Cisco’s AON: Jeeves in a router or a box of evils?
Cisco's latest contribution to the networked world
At first glance, Cisco’s AON (Application Oriented Networking) looks like a brilliant idea. Essentially, it proposes to suck all manner of security, administrative, and even business policy functions into its routers and switches. That looks as if it should benefit everyone – especially existing and prospective Cisco customers – and might even grease the wheels for quicker and easier adoption of SOA.
But it’s by no means clear that the rest of us should uncritically welcome “putting intelligence into the network”. One of the main reasons for the Internet’s success has been its profound indifference to the content of the packets it transports. Compromising on the hallowed principle of “dumb pipes” could crack open Pandora’s box – indeed, several boxes.
In Cisco’s words, AON “makes it possible to embed intelligence capabilities into the network”. Obviously this is a gross exaggeration: all it really does is to teach Cisco’s network devices a bunch of new rote tricks. Any intelligence involved must come from the developers, security specialists and sysadmins who write the rules (no doubt with plenty of help from Cisco’s Advanced Services, which will go to boost AON’s gross margins).
At the marketing level, AON really is a work of genius. It presses every hot button, leaves no fashionable acronym unmentioned, and on top of all that it promises to align IT with business, and cut costs, quickly and with little effort. Specifically, it is said to support Web services, SOA, BPM, and EDA, while supercharging BI, BAM, and RFID. It also helps companies to ensure compliance with Sarbanes-Oxley, HIPAA, Gramm-Leach-Bliley, and BASEL II. It’s fast, secure, selective, visible, cheap (well, relatively) – and it slices, dices and rices. What’s not to like?
Of course, the primary beneficiary of AON is meant to be Cisco itself. Despite its boast that “The Cisco name has become synonymous with the Internet”, the San Jose giant’s 85 per cent share of the router market in the late 1990s has dropped to somewhere between half and two thirds, depending on which segments you look at. Rivals like Juniper and Alcatel are winning sales and slicing into Cisco’s dominant position.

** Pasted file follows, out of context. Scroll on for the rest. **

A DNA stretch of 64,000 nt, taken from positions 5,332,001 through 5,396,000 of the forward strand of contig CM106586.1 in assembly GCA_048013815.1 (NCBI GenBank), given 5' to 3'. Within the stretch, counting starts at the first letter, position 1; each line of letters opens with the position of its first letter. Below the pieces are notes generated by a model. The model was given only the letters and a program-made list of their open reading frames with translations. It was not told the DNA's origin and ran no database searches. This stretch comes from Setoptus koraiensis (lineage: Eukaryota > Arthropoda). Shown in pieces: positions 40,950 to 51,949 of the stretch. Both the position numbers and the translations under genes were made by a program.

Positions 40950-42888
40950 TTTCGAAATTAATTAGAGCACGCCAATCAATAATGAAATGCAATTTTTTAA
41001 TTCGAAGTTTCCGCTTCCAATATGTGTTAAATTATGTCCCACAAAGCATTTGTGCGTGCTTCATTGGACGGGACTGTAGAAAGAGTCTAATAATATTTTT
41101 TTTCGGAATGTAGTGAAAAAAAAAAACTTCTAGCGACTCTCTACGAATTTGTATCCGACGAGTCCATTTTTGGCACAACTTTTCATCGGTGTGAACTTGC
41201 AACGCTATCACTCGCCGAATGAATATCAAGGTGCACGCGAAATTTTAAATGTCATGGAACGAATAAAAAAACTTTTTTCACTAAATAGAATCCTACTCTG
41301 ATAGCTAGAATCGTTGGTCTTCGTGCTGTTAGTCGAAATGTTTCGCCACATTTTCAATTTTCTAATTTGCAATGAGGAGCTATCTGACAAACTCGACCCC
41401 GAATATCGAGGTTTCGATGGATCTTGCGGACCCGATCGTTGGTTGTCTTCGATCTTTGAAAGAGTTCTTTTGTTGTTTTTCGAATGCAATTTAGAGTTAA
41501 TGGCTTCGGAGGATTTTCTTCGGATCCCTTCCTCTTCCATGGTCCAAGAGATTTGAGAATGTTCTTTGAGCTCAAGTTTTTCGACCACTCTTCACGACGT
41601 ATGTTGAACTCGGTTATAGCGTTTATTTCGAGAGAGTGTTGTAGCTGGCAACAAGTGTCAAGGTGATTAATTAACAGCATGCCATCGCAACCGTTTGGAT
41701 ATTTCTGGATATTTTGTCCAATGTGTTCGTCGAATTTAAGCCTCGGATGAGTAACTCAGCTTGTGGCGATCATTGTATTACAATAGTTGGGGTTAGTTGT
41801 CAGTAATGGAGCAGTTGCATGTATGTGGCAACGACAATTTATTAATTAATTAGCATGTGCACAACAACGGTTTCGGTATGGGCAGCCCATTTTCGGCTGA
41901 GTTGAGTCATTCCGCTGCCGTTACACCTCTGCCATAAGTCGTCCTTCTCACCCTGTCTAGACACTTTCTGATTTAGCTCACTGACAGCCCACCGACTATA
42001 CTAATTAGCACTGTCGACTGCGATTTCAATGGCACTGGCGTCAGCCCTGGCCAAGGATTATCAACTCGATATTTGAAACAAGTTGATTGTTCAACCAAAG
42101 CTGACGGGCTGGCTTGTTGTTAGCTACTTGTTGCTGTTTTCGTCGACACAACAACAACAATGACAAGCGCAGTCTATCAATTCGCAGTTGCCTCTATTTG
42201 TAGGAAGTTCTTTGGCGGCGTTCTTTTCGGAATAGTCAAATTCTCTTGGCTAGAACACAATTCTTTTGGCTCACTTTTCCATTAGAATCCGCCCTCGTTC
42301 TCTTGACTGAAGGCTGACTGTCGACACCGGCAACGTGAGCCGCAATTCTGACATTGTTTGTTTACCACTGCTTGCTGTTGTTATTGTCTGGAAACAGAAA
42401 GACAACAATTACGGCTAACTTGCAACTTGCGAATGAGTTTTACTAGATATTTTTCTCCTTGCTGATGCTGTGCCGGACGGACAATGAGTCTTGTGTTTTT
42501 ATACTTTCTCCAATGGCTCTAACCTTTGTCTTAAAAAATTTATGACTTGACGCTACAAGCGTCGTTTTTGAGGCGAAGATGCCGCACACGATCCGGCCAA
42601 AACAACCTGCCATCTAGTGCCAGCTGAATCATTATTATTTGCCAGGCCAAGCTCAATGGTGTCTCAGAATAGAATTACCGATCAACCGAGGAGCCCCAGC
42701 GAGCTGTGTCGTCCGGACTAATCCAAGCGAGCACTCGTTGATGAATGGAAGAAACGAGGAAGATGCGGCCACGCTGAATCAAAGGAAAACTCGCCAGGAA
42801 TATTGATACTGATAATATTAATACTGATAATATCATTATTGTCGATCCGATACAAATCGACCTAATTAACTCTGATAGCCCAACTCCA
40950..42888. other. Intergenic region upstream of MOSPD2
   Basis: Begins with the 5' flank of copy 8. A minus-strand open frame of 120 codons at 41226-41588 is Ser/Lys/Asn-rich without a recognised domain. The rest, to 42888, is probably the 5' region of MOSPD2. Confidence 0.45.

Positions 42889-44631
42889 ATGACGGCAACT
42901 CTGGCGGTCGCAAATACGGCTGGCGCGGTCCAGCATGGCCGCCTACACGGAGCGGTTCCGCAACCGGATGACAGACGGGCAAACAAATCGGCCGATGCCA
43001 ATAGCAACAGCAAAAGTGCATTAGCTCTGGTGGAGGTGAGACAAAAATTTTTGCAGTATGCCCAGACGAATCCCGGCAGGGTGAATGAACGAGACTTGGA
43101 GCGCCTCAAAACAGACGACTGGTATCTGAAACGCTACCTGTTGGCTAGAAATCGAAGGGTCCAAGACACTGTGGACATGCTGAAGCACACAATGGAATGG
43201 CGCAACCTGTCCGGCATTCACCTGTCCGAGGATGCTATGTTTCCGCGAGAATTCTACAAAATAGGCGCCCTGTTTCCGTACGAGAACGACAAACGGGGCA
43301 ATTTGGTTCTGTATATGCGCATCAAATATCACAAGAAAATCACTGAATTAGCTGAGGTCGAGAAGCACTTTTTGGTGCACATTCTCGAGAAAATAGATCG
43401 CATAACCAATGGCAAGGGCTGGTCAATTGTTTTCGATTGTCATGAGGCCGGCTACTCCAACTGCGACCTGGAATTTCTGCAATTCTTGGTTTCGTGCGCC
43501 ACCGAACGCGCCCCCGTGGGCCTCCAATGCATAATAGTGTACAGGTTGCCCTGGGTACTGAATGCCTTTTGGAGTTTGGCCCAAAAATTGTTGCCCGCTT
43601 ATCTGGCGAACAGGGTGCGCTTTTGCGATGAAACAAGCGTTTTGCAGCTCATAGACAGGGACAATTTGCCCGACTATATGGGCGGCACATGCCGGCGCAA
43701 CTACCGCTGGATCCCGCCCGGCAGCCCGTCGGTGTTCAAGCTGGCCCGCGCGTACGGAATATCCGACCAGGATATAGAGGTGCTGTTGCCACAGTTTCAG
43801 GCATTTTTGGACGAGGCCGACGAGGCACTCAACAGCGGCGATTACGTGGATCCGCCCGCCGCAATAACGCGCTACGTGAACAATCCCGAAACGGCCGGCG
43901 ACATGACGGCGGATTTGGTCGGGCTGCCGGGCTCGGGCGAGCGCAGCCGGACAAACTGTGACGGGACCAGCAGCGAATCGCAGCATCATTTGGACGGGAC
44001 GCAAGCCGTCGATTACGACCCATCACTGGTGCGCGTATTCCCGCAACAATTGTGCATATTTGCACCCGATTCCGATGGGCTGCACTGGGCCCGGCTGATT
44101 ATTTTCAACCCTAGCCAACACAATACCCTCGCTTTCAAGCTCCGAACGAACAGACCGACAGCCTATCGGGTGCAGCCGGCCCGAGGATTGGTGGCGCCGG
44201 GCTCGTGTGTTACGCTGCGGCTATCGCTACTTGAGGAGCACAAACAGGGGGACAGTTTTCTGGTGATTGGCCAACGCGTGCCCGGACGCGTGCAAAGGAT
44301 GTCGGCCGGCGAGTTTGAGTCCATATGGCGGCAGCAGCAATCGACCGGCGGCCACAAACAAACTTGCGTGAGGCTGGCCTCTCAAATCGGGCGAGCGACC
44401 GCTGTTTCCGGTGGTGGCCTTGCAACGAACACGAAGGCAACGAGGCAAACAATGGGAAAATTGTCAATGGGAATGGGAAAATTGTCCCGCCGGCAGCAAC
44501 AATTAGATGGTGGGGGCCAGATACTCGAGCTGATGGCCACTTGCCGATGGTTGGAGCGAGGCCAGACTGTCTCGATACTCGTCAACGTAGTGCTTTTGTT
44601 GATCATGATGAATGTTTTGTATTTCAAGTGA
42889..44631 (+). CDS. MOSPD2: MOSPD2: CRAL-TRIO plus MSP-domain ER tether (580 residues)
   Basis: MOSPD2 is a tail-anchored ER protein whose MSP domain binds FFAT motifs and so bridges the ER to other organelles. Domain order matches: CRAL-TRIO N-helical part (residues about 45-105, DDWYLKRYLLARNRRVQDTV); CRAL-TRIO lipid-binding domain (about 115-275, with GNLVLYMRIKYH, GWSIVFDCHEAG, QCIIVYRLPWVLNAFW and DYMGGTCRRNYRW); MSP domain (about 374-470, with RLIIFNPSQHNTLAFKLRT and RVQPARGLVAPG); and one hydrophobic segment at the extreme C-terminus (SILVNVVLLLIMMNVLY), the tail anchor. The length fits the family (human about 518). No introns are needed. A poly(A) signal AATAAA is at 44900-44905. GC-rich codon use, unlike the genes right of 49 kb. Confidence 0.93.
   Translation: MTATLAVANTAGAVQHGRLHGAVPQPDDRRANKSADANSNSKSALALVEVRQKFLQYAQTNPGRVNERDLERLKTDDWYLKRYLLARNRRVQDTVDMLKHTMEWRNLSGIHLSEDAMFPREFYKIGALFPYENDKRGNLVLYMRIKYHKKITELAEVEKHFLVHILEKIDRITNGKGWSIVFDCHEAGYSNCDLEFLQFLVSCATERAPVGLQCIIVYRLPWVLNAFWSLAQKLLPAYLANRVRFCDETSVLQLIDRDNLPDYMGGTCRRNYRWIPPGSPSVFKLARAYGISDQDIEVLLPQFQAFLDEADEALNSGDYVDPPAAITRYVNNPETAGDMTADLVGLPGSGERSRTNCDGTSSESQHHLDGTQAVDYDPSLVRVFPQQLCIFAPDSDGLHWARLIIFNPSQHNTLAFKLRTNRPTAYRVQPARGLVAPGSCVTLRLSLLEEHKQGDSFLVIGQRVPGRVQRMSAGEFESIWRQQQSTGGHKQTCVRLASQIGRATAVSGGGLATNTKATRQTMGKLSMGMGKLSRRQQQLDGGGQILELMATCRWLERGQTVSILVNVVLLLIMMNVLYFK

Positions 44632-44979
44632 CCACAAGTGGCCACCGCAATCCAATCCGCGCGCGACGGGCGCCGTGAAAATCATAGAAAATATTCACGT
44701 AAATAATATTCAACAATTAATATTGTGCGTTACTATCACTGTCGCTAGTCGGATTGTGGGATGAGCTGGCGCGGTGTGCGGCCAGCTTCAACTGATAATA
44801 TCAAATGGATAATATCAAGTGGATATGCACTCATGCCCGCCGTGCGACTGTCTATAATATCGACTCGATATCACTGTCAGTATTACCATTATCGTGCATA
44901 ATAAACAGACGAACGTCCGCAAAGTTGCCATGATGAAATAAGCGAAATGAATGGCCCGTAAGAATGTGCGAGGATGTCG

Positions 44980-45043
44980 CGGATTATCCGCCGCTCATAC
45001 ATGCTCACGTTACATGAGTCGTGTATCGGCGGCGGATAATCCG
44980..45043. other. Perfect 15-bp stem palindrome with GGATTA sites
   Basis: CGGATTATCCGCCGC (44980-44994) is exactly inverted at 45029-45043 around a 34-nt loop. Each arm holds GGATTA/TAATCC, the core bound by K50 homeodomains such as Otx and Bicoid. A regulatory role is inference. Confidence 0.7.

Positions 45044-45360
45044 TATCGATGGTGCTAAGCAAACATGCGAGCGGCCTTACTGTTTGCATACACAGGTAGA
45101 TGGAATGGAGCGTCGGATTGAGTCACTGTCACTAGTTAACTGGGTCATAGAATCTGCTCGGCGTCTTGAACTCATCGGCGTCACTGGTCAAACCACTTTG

So it needs to tap some new markets quickly – preferably glamorous, lucrative ones with high margins. How better to exploit its mighty internet presence than by moving up the stack into higher added-value, higher-margin sales? “You seem to be struggling with those applications and that security, Ms Customer,” it cries. “I just happen to have an army of routers and switches standing around – they will be delighted to help you out for a small consideration”.
The main functions that Cisco sees AON performing are application-specific routing, enforcing security policies, monitoring and filtering messages, and boosting performance through load balancing, cacheing, and compression.
Policies are defined, and custom bladelets and adapters written, using the Windows-based AON Development Studio (ADS), and everything is set up and administered from the Linux-based AON Management Console (AMC). Today there are just two AON network modules, the 2600/2800/3700/3800 Series that slots into routers, and the Catalyst 6500 Series for switches. Each of these has a single processor, a 40MB hard drive, and 512MB or more of RAM, so they are proper little computers in their own right.
The supervisor or route processor in a switch or router transparently redirects packets that meet certain criteria to an AON module, which applies the appropriate policies before forwarding each packet to its destination (which the AON module may change). Clearly, this process introduces extra latency, and there are limits to how many packets can be processed and how long they can be delayed without noticeably degrading QoS.
Apparently, AON modules can and should be deployed everywhere – at remote offices, B2B spokes, on the enterprise edge, and in the enterprise core. Forget “Intel Inside”; this would be “Cisco Everywhere”. The cost savings and performance improvements go almost without saying. That’s progress: today, complex expensive integration software (analogous to a lashed-up prototyping rig); tomorrow smooth, fast, efficient, cheap hardware.
Inevitably, there is a downside to the AON dream. At first glance, three serious issues raise their heads: security, unfair competition, and the potential demise of the internet as a content-neutral medium.
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